Rock anchors are used commonly as part of retaining walls, and as part of a system to resist movement of a foundation. Most rock anchors consist of a pre drilled hole that is filled with grout material. A threaded steel anchor bar that is sheathed and is then inserted into the grouted hole and is tensioned to the appropriate specifications of the particular job. There are many sizes and weight capacities of rock anchors depending on whether they are for small house foundation type jobs or for retaining large structures such as bridges. Either way the use and installation are largely the same.
Step 1 - Drill Your Hole
Use the appropriate size and type of drill for the material you are drilling into and the size of rock anchors that you will be using. You may need to drill through old, loose and unstable materials and into solid materials to install your rock anchor firmly in place. Oftentimes some sort of casing may be used in the instance of unstable materials or crumbling foundations.
Step 2 - Inject Grout
When injecting your grout it is important to first clear the drilled hole of as much debris as possible. Filling the drilled hole with grout from the bottom up through the top will also help assist in clearing the hole of debris. To avoid mess leave an estimated amount of space at the top of your drilled out anchor hole free of grout to account for expansion when your actual rock anchors are inserted.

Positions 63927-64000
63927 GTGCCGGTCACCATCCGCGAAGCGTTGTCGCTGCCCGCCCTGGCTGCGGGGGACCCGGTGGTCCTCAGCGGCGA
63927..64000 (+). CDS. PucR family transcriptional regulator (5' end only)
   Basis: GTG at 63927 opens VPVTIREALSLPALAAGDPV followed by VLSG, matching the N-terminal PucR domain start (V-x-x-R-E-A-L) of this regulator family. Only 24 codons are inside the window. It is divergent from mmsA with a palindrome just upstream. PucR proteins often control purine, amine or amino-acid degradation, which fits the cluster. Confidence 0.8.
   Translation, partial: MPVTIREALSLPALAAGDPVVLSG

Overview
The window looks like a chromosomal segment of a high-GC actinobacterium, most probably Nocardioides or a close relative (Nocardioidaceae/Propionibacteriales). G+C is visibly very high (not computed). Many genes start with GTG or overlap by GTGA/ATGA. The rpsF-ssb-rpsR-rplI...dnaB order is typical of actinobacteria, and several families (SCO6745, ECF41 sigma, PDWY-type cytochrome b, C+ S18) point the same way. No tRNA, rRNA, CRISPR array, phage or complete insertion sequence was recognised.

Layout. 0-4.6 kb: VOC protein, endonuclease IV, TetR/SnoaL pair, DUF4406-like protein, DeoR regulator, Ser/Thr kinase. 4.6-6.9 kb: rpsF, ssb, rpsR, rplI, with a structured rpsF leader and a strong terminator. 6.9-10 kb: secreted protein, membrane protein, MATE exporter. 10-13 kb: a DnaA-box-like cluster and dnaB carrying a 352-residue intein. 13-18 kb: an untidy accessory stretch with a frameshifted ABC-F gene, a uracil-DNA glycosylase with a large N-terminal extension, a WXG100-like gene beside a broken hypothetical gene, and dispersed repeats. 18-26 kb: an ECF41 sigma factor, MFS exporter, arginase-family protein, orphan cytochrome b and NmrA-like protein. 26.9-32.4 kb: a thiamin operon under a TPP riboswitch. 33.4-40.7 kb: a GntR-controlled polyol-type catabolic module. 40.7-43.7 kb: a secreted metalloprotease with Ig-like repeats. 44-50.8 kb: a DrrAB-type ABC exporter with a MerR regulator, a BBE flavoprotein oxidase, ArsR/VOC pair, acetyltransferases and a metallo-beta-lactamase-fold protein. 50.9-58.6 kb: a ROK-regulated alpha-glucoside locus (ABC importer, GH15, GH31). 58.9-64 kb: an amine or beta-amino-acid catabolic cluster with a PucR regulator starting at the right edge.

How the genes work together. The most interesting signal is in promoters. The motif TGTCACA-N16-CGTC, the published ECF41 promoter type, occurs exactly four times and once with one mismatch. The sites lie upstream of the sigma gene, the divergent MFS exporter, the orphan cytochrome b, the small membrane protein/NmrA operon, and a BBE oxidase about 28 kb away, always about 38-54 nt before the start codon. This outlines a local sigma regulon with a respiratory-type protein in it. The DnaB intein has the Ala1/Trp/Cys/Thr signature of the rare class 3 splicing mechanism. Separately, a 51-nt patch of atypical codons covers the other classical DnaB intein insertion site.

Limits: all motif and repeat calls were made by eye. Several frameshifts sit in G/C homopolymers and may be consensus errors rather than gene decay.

Step 3 - Insert Threaded Sheathed Rock Anchors
Before grout sets, Insert your sheathed, threaded anchor down into the grouted anchor hole to a depth that leaves the amount you want to work with sticking out of the hole. The sheath is to keep the threaded anchor from bonding with the grout material as it dries therefore making it nearly impossible to turn or tension. Once the grout has set up, remove the sheath.
Step 4 - Install Bearing Plate
Once your grout has set up and your rock anchors are properly installed it is time to attach the steel bearing plate to the outside surface of the anchored material. This plate will be square and will have a hole in the center for your threaded rock anchors to fit through. Once placed over the anchors and bolted in place there will also be a retaining nut that will screw down onto the threads of your rock anchors. Together with the bearing plate this not will allow you to tension the rock anchor once installed.
Step 5 - Tension the Anchor Appropriately
At this point you can pull the anchor to a prescribed tension with your retaining nut and then lock in place appropriately to avoid future movement. This will provide rock anchors that are incredibly strong and able to withstand great amounts of tension and weight.